‘A relief:’ Some Sask. businesses embracing indoor mask mandate, others say it will impact sales

The government of Saskatchewan says it wants to level the playing field for businesses in Saskatoon, Regina and Prince Albert when it comes to masking policies during the COVID-19 pandemic.

On Tuesday, the province announced a 28-day mandatory mask order for most indoor public places will take effect in those cities starting Nov. 6.

“Some places say please wear a mask, some don’t,” said Dr. Saqib Shahab, Saskatchewan’s chief medical health officer.

“Now it just makes it … so that everyone just puts a mask on when they go in. It shouldn’t be up to the business owner.”

Read more: Saskatchewan making masks mandatory in Saskatoon, Regina, Prince Albert

Shahab said the temporary order is an added measure to slow the “upward trend” of COVID-19 transmission rates in Saskatchewan over the last month.

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Mark Heise, the president and CEO of Rebellion Brewing in Regina, told Global News Wednesday that the upcoming mask mandate is a relief.

“We decided to implement a mask policy at Rebellion about 12 weeks ago. We really felt it was the right decision at the right time,” he said.

“As much as we like to be outspoken and ahead of the curve, you take some knocks on the chin as well.”

Heise said the local business received support and pushback on its policy, adding that taproom sales have declined five per cent during that time.

He noted that after seeing video of patrons in other establishments over Halloween weekend, it’s clear some people aren’t following the current guidelines.

“You could say it’s long overdue, but I understand government works at a different pace so we’re just really happy and relieved,” he said.

Read more: Regina will take steps to unify ‘patchwork’ mask policies, says mayor

Around the same time Rebellion instituted its masking policy, other local businesses and big chain stores began introducing their own.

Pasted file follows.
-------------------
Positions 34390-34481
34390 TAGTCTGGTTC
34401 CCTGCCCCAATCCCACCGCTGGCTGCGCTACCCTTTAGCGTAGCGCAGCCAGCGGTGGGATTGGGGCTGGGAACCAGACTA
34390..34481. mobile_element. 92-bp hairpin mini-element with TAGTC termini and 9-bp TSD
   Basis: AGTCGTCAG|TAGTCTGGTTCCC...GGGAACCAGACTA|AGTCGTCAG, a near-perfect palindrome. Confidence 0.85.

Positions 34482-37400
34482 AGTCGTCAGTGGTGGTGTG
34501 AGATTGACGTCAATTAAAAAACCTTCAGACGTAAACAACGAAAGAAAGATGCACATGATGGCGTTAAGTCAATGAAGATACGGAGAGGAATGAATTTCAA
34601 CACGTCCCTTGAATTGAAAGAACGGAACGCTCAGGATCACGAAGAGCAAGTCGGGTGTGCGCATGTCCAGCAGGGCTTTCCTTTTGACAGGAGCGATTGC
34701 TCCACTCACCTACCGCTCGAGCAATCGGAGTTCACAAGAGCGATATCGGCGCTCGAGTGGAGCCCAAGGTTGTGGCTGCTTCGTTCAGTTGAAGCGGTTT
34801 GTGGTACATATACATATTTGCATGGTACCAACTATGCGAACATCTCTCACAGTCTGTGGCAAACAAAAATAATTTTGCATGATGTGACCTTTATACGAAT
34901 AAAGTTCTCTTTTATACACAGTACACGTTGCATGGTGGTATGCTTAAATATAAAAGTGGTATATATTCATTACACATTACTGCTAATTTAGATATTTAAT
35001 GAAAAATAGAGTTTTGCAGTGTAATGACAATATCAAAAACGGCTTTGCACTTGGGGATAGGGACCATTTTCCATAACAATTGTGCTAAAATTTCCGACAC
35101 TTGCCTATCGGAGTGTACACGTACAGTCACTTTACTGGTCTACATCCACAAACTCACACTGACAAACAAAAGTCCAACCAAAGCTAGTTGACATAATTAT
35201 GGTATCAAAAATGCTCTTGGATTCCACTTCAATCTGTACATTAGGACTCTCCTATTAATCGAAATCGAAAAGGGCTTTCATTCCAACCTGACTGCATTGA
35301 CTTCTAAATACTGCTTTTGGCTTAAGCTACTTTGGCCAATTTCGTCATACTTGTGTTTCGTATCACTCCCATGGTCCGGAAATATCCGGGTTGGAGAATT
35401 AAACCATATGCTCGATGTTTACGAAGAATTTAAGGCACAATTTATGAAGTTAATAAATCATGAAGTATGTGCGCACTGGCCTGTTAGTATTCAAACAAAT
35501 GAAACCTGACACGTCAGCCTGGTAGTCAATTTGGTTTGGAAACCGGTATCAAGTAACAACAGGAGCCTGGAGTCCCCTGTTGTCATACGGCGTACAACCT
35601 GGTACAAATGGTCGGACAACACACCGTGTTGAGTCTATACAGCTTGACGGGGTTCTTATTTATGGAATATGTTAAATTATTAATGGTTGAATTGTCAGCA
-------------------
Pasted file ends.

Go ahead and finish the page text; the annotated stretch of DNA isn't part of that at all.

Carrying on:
On Aug. 13, Regina’s mayor and city councillors also issued a public plea for people to mask indoors.

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When the provincial mandate takes effect Friday, masks will only be required in restaurants and bars when patrons are not at table.

Still, some business owners are concerned customers will be deterred enough to impact their economic recovery.

Mia Danakas-Wienkauf is an owner and manager of both Mr. D’s Stats Cocktails and Dreams and Cravings in Regina.

Read more: How is the coronavirus spreading in Regina?

She said that since re-opening during the COVID-19 pandemic, her establishments have not asked customers to mask.

Instead, she said, tables have been separated according to Saskatchewan Health Authority guidelines, with staff wearing masks when physical distancing isn’t possible.

“We’re going to have lots of customers up in arms,” Danakas-Wienkauf said Wednesday.

“We started regaining trust and our community started coming out … now we’ve got three reservations that cancelled [at Stats] and two at Cravings for Christmas parties.”

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Danakas-Wienkauf said she’s also concerned that changing policies, and forcing mask use, will further affect the mental health of her patrons.

She told Global News that 19 of her regular customers have taken their own lives since the start of the pandemic.

Read more: Coronavirus outbreaks at Saskatoon nightclubs force government to restrict alcohol consumption

“People are scared, and you could see that they were scared when they were sitting in my bar yesterday on their phones saying, ‘did you see this? Did you see this? They’re mandating masks now’,” she said.

“(COVID-19) is a big problem, and I’m not saying that it isn’t, but at some point in our lives we are going to have to move on and live a normal life. Yes with precautions, yes with sanitizing and maybe social distancing.”

Danakas-Wienkauf has previously voiced her disagreement with masking policies on social media, however, she said her businesses will abide by the government’s temporary public order.

John Hopkins, the Regina & District Chamber of Commerce CEO, said the masking measures at least ensure businesses remain open.

“The most important thing is the safety of the people of this province. And if we can do it without shutting down the economy, that’s what we would like to see,” Hopkins said.

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Hopkins added that businesses needing support to pay for personal protective equipment, such as masks, can apply for a City of Regina grant.

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Regina city council ‘encourages’ residents to mask up

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